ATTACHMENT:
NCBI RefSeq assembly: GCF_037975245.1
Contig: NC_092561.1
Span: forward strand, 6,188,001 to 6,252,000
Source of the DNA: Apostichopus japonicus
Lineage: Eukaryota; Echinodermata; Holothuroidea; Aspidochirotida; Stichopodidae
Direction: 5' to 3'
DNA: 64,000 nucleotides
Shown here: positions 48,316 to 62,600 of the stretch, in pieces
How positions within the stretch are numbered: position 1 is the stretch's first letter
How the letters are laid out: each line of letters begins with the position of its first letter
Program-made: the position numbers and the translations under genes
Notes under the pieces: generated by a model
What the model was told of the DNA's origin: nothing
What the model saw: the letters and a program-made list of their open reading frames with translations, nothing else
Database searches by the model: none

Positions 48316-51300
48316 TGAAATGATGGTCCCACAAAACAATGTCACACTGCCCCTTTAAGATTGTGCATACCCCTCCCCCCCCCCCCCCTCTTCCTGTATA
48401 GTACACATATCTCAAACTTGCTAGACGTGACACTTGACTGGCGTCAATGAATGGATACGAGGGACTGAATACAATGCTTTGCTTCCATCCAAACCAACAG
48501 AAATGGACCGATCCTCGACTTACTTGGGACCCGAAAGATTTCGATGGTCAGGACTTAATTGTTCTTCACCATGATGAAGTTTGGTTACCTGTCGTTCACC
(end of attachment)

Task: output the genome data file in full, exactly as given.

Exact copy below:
NCBI RefSeq assembly: GCF_037975245.1
Contig: NC_092561.1
Span: forward strand, 6,188,001 to 6,252,000
Source of the DNA: Apostichopus japonicus
Lineage: Eukaryota; Echinodermata; Holothuroidea; Aspidochirotida; Stichopodidae
Direction: 5' to 3'
DNA: 64,000 nucleotides
Shown here: positions 48,316 to 62,600 of the stretch, in pieces
How positions within the stretch are numbered: position 1 is the stretch's first letter
How the letters are laid out: each line of letters begins with the position of its first letter
Program-made: the position numbers and the translations under genes
Notes under the pieces: generated by a model
What the model was told of the DNA's origin: nothing
What the model saw: the letters and a program-made list of their open reading frames with translations, nothing else
Database searches by the model: none

Positions 48316-51300
48316 TGAAATGATGGTCCCACAAAACAATGTCACACTGCCCCTTTAAGATTGTGCATACCCCTCCCCCCCCCCCCCCTCTTCCTGTATA
48401 GTACACATATCTCAAACTTGCTAGACGTGACACTTGACTGGCGTCAATGAATGGATACGAGGGACTGAATACAATGCTTTGCTTCCATCCAAACCAACAG
48501 AAATGGACCGATCCTCGACTTACTTGGGACCCGAAAGATTTCGATGGTCAGGACTTAATTGTTCTTCACCATGATGAAGTTTGGTTACCTGTCGTTCACC